The Switch is powering Nintendo toward a $1 billion profit

We played the Nintendo Switch
We played the Nintendo Switch

Things haven't been this good at Nintendo for a long time.

The Japanese video game maker ramped up its sales and profit forecasts on Monday as consumers race to buy its latest console, the Switch.

Nintendo (NTDOF) said it now expects operating profit for the current financial year of 120 billion yen ($1.06 billion), nearly double the 65 billion yen ($572 million) it predicted three months ago. That would be its best performance since 2010 when smash hit devices like the Wii and DS were still selling well.

When the Switch went on sale in March, the company said it couldn't ship enough devices to meet the huge demand. Those problems seem to be easing: Nintendo now expects to sell 14 million of the consoles for the year ending March 2018, up from its previous forecast of 10 million.

Related: Nintendo's mini-sized classic console is coming back in 2018

And it's not just the hardware boosting the bottom line. "Super Mario Odyssey" -- Nintendo's latest installment of the gaming industry's best-selling franchise -- released Friday on the Switch to positive reviews.

The company also tapped another of its classic titles -- "The Legend of Zelda" -- for the Switch back in April.

Nintendo now forecasts sales of 50 million Switch games for the year, up from its previous estimate of 35 million.

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With the Switch, the Japanese company bet that gamers would be willing to part with their money for a hybrid device they can play both at home and on the move. It appears to have paid off.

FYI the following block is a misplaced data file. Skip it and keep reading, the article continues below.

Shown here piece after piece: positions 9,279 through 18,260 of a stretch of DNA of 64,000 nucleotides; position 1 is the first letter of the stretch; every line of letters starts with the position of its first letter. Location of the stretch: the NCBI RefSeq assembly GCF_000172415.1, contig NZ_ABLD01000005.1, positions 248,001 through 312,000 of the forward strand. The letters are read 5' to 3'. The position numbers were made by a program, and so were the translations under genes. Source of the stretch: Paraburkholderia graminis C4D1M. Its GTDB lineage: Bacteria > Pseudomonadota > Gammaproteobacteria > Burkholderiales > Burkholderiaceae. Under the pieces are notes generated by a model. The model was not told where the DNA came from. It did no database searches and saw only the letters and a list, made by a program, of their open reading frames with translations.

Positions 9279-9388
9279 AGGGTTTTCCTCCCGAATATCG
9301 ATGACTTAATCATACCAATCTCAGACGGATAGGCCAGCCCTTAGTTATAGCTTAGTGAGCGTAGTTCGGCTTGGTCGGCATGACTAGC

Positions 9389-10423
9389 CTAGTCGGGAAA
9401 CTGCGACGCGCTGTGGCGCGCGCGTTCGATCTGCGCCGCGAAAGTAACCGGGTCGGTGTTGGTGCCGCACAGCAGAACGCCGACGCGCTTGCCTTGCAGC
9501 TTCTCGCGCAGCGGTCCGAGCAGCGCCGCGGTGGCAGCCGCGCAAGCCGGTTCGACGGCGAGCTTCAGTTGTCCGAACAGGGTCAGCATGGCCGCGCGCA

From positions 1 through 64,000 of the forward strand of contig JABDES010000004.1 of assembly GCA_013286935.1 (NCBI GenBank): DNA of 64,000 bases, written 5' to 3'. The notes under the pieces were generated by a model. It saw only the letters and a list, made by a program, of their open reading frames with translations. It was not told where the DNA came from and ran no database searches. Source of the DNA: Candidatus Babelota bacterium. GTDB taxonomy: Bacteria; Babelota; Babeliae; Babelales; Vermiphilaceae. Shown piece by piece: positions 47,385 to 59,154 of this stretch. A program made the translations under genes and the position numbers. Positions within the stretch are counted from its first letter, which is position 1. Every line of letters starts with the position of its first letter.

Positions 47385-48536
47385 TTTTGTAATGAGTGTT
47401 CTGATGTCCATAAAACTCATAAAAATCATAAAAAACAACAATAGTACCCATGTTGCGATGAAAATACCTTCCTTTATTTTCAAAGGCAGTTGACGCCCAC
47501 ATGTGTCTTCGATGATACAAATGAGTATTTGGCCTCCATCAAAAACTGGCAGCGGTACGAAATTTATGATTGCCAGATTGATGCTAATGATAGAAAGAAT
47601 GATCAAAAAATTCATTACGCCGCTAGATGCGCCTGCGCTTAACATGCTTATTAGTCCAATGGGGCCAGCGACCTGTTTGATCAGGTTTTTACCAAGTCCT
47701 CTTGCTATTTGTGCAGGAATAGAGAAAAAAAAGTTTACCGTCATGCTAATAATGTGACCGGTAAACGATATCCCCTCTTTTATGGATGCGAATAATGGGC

Analysts expect Nintendo to take advantage of the Switch's success to tap into the widespread popularity of mobile games.

Chinese tech giant Tencent (TCEHY) has announced it will release a popular mobile game, "Arena of Valor," for the console -- a big boost for Nintendo.

"The Nintendo Switch is at the vanguard of the firm's new strategy," brokerage firm Daiwa wrote in an investor's note on Friday, adding that the console will enable Nintendo "to lay claim to a greater share of the mobile game market."

Related: Nintendo Switch sales are off to a roaring start

Nintendo watchers are also optimistic about the company's ability make more money by developing smartphone versions of its treasure trove of classic game titles.

"Switch is the big driver for now and the next 3-5 years," video game analysts Jeffries wrote in a recent note. But after that, Nintendo's mobile games business "will become a force to reckon with."

"Super Mario Run," the company's first foray into mobile games, broke an Apple (AAPL, Tech30) record for app downloads in its first few days. But many users complained about the high price they had to pay to unlock all of the game's levels.

But Nintendo appears to have learned from that experience as it prepares to roll out a mobile version of another popular game, "Animal Crossing."

Thanks to brisk Switch sales and the expectation of more mobile game offerings, gains in Nintendo shares have reached a whopping 75% so far this year. Its shares ended down 0.3% in Tokyo on Monday ahead of the company's earnings report.

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